The purpose of this study was to assess whether short-term use of low dose prednisone monotherapy was effective in inducing remission in newly diagnosed RA patients.


Study design

A retrospective electronic medical records review was conducted of patients newly diagnosed with RA (ICD-9: 714) between January 1, 2005 and September 1, 2018 at a community medical center, North Dakota, USA. Diagnoses were made based on the ACR/EULAR 2010 RA classification criteria [18].

Criteria of eligibility

Inclusion criteria consisted of: newly diagnosed RA patients treated with < 10 mg/day of prednisone and had received a maximum of 6-month therapy. Patients were considered newly diagnosed if they had a duration of symptoms of less than 12 months. The international recommendations agree that a dose < 10 mg/day GC is considered a low dose, and GC should be tapered in less than 3 months, or 7.5 mg/day GC prescribed for up to 6 months [19]. Exclusion criteria were: 1) patients ever treated with a DMARD or started on a DMARD during the treatment period; 2) patients already actively on GCs upon entry into study; and 3) insufficient information in the electronic medical records to calculate disease severity.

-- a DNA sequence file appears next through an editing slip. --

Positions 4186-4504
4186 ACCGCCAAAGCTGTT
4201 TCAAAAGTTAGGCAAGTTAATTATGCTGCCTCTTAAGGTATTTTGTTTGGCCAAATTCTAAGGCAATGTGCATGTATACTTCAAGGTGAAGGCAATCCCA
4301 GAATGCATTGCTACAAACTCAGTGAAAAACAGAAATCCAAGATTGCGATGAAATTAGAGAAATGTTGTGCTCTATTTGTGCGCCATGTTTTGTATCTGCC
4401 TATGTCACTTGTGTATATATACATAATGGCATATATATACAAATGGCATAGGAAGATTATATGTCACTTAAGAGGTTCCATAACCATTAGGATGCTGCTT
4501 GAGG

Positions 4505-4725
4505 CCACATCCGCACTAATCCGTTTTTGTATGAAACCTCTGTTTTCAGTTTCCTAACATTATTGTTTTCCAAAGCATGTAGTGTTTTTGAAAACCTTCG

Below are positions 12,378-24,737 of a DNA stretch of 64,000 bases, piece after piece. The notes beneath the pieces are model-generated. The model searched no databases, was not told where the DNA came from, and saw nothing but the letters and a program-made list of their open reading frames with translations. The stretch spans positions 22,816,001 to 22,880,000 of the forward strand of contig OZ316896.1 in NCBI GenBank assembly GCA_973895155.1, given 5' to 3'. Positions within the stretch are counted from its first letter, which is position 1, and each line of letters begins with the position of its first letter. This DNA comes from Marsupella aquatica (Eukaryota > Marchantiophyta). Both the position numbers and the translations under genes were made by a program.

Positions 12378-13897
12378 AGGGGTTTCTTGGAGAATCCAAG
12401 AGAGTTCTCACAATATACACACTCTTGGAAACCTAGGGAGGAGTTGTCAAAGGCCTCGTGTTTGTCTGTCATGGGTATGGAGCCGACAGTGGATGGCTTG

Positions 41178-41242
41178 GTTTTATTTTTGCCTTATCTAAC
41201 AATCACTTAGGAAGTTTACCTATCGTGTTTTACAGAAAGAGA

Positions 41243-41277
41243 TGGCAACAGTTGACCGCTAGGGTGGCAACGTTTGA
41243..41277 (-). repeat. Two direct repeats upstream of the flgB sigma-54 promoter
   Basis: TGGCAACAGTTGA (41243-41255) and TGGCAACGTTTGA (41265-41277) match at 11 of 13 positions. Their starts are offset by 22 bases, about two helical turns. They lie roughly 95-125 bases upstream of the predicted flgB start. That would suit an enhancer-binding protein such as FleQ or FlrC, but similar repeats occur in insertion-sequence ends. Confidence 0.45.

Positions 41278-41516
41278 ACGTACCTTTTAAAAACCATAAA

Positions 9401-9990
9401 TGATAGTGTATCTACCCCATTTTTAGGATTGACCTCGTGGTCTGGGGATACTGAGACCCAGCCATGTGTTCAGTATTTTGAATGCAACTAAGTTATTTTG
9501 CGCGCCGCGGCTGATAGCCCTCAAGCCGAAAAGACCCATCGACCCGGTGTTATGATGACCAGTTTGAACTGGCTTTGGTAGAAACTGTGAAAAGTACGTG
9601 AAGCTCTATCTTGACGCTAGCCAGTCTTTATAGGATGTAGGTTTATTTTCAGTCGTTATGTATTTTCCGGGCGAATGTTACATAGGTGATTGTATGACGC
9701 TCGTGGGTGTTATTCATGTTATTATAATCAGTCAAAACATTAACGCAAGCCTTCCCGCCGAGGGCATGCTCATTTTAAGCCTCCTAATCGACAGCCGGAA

The following variables were recorded for each patient: age, gender, race, prednisone dose, treatment duration, additional anti-inflammatory medications, rheumatoid factor status, rheumatoid factor titer, anti-cyclic citrullinated peptide antibody status, erythrocyte sedimentation rate, C-reactive protein, hemoglobin, platelets, tender joint count, swollen joint count, visual analogue scale, and DAS-28 ESR score. Response to prednisone treatment was calculated using the DAS-28 ESR score prior to initiating treatment and 6 weeks after initiation.

We computed: 1) the difference in DAS28-ESR score before and after prednisone treatment; 2) the disease activity severity score before and after treatment; and 3) the change via EULAR response criteria.